SUMMARY

According to a first aspect, there is provided an apparatus comprising a sensor array, configured to produce an array output value in response to an environmental stimulus, and a controller,

    • the sensor array comprising a plurality of sensors and a common output terminal connected to the respective outputs of the sensors, each sensor having first and second electrodes configured to output a respective sensor output value in a particular environment based on the areas of the first and second electrodes and/or the spacing therebetween,
    • the controller configured to control which of the sensors are connected to the common output terminal using respective switches to vary the effective area and/or spacing of the sensor array such that the array output value at the common output terminal, based on the contribution of the respective sensor output values of the connected sensors, is held at a reference value.

The reference value may be a substantially constant threshold value. The controller may be configured to control the switches to hold the array output value at the threshold value. The apparatus may be configured to enable measurement of the environmental stimulus using the configuration of the switches when the array output value is at the threshold value. The apparatus may be configured to allow a plurality of different switch configurations. Each configuration may correspond to a different environmental stimulus value. The apparatus may be configured to enable measurement of the environmental stimulus using a predetermined calibration of the different switch configurations.

The reference value may be a predefined range. The controller may be configured to control the switches to hold the array output value within the predefined range. The apparatus may be configured to enable measurement of the environmental stimulus using the array output value when the array output value is within the predefined range. The apparatus may be configured to allow a plurality of different switch configurations. Each configuration may correspond to a different range of environmental stimulus values. The apparatus may be configured to enable measurement of the environmental stimulus using a predetermined calibration of the current switch configuration in combination with the array output value.

The apparatus may be configured such that the area of the first and/or second electrode of the respective sensors increases between adjacent sensors of the sensor array. The area of the first and/or second electrode may increase exponentially, double or increase by an order of magnitude from one sensor of the sensor array to the adjacent sensor.

The apparatus may be configured such that the spacing between the first and second electrodes of the respective sensors increases between adjacent sensors of the sensor array. The spacing between the first and second electrodes may increase exponentially, double or increase by an order of magnitude from one sensor of the sensor array to the adjacent sensor.

The sensors, or their respective first electrodes, may have a regular spacing in one, two or three dimensions between one another. The sensors, or their respective first electrodes, may form a concentric or semi-concentric sensor/electrode array. The sensors, or their respective first electrodes, may be arranged to form a series of adjacent sensors/electrodes which spiral outward from the centre of the sensor array.

The first and/or second electrodes of the respective sensors may be arranged to form an array of interdigitated or parallel plate electrodes. The sensors may be connected to one another in series or in parallel. The sensors may be capacitive, resistive, inductive, current or voltage source (e.g. photodiodes) sensors. Each sensor may comprise a dielectric material configured to prevent a flow of electrical current between the first and second electrodes in order to produce the respective output.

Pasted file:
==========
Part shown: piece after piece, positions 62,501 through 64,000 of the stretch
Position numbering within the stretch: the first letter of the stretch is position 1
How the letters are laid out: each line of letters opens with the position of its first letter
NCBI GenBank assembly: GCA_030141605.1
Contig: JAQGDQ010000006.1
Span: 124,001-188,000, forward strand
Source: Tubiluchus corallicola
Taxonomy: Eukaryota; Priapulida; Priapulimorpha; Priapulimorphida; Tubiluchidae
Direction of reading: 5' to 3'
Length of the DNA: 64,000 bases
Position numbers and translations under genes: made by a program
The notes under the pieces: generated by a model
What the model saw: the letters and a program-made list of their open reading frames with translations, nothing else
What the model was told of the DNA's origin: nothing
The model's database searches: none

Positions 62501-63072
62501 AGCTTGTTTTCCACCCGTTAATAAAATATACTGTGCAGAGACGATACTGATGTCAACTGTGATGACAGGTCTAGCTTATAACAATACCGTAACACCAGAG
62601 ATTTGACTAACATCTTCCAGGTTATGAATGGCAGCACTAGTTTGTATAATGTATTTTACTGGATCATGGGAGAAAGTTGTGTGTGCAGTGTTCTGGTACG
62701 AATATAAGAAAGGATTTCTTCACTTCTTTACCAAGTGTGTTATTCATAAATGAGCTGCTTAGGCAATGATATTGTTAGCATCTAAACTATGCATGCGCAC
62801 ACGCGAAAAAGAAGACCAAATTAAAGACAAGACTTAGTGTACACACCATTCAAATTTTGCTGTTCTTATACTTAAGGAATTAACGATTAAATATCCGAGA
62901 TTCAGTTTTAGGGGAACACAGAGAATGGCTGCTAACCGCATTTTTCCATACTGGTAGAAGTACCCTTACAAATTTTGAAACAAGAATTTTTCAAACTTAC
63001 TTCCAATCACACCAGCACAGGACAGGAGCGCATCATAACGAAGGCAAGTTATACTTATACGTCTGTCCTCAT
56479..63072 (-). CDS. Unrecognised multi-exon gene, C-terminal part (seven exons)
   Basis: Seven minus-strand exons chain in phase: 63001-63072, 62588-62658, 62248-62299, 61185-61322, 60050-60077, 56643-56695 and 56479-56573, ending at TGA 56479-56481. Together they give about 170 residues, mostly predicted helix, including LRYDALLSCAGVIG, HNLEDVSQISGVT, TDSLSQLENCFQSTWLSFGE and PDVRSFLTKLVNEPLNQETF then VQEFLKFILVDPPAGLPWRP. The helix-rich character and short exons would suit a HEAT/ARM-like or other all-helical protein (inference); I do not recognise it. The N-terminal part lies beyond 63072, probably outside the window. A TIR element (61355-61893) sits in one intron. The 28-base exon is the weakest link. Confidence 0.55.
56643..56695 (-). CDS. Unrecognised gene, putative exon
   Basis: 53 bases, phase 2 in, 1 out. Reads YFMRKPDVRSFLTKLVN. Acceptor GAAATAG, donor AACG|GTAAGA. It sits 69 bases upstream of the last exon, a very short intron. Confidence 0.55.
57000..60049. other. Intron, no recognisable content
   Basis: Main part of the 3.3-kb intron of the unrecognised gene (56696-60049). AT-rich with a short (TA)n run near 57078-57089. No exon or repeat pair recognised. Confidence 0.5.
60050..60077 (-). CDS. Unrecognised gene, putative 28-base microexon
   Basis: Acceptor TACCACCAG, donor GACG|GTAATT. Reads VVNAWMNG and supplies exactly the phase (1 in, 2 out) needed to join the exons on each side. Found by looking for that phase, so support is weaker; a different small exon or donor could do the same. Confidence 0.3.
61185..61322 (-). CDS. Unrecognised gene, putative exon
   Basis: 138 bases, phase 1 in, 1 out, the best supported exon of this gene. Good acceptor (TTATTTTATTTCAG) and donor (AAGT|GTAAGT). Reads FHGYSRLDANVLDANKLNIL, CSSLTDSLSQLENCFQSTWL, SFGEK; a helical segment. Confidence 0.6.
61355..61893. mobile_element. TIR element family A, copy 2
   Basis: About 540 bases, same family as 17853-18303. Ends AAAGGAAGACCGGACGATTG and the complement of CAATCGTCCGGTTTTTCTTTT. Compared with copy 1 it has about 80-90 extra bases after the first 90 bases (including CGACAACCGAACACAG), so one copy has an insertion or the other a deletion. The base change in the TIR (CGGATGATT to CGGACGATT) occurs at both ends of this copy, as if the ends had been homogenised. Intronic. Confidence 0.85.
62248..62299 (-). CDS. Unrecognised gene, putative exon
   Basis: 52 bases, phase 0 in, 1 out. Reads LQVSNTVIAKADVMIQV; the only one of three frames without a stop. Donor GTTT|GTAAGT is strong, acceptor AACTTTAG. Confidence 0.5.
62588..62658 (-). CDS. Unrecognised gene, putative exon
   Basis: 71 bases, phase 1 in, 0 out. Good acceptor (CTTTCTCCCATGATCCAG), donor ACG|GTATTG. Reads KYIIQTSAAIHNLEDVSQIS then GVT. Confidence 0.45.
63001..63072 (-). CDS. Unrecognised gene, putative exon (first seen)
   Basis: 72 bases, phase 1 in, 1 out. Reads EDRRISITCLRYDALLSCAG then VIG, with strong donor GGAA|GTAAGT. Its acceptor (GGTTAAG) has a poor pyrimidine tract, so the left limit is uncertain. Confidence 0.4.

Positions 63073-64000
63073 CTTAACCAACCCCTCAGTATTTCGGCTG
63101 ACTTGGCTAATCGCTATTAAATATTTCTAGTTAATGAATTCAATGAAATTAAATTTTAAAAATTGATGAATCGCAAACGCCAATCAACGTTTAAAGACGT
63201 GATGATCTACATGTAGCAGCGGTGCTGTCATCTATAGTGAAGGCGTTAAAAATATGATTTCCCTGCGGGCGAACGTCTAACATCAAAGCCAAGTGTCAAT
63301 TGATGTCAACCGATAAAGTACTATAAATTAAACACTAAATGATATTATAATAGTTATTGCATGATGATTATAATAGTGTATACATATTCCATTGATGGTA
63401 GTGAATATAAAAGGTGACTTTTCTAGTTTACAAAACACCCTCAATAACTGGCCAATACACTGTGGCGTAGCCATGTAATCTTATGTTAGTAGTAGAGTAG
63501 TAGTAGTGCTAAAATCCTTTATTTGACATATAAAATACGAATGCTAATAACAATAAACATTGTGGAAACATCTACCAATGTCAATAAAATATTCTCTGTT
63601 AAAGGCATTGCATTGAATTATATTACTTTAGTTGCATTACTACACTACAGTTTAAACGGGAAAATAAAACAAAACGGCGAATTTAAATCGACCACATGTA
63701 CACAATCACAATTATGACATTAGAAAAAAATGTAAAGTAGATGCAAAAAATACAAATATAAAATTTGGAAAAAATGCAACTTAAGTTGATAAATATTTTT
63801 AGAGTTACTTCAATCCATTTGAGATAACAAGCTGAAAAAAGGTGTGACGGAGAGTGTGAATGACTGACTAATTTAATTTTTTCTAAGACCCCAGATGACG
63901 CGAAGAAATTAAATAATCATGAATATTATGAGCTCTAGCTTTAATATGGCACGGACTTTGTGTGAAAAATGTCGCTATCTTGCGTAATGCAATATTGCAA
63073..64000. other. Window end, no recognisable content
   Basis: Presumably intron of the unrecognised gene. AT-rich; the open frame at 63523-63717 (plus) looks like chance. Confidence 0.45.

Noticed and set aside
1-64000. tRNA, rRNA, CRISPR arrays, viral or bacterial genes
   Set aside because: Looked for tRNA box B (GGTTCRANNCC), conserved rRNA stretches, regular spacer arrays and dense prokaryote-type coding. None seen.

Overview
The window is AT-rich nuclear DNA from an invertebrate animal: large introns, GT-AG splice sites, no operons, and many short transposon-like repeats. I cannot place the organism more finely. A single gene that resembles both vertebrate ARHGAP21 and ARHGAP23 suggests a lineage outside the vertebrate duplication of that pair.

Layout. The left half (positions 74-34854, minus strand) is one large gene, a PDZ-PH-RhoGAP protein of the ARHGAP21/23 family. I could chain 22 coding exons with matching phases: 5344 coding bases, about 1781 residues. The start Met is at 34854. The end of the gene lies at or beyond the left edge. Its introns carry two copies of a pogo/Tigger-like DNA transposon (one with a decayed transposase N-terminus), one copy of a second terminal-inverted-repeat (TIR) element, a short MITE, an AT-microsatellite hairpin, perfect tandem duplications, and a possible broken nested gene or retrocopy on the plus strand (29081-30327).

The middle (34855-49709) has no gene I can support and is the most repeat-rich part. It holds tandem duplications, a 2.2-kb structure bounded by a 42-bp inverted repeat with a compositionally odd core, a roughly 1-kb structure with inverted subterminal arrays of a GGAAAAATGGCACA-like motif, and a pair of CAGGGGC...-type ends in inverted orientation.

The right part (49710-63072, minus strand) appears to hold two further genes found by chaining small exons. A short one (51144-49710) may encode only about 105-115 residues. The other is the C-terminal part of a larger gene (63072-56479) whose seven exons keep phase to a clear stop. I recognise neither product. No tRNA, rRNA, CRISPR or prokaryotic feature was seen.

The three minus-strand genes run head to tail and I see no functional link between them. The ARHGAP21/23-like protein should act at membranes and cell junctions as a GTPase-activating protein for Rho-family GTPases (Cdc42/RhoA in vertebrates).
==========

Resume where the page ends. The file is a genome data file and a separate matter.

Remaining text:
The switches may be analogue switches or field-effect transistors.

The environmental stimulus may be one or more of the concentration of a chemical or biological species in the environment in which the sensor array is located, the concentration of a liquid or gas in said environment, the relative humidity of said environment, the temperature of said environment, and the pressure applied to one or more sensors of the sensor array. Each sensor may exhibit one or more of a non-linear and an exponential response to the environmental stimulus.

The apparatus may be one or more of an electronic device, a portable electronic device, a portable telecommunications device, a sensor, and a module for one or more of the same.

The apparatus may comprise an interface circuit connected between the sensor array and the controller. The interface circuit may be configured to convert the array output value into a form which is suitable for use by the controller. The interface circuit may comprise one or more of a capacitance-to-voltage converter, a relaxation oscillator, and a switched capacitor sigma-delta arrangement. The apparatus may comprise a measurement circuit configured to measure the array output value. The measurement circuit may comprise an analogue-to-digital converter or a comparator.

According to a further aspect, there is provided a method involving the use of an apparatus,

    • the apparatus comprising a sensor array, configured to produce an array output value in response to an environmental stimulus, and a controller,
    • the sensor array comprising a plurality of sensors and a common output terminal connected to the respective outputs of the sensors, each sensor having first and second electrodes configured to output a respective sensor output value in a particular environment based on the areas of the first and second electrodes and/or the spacing therebetween,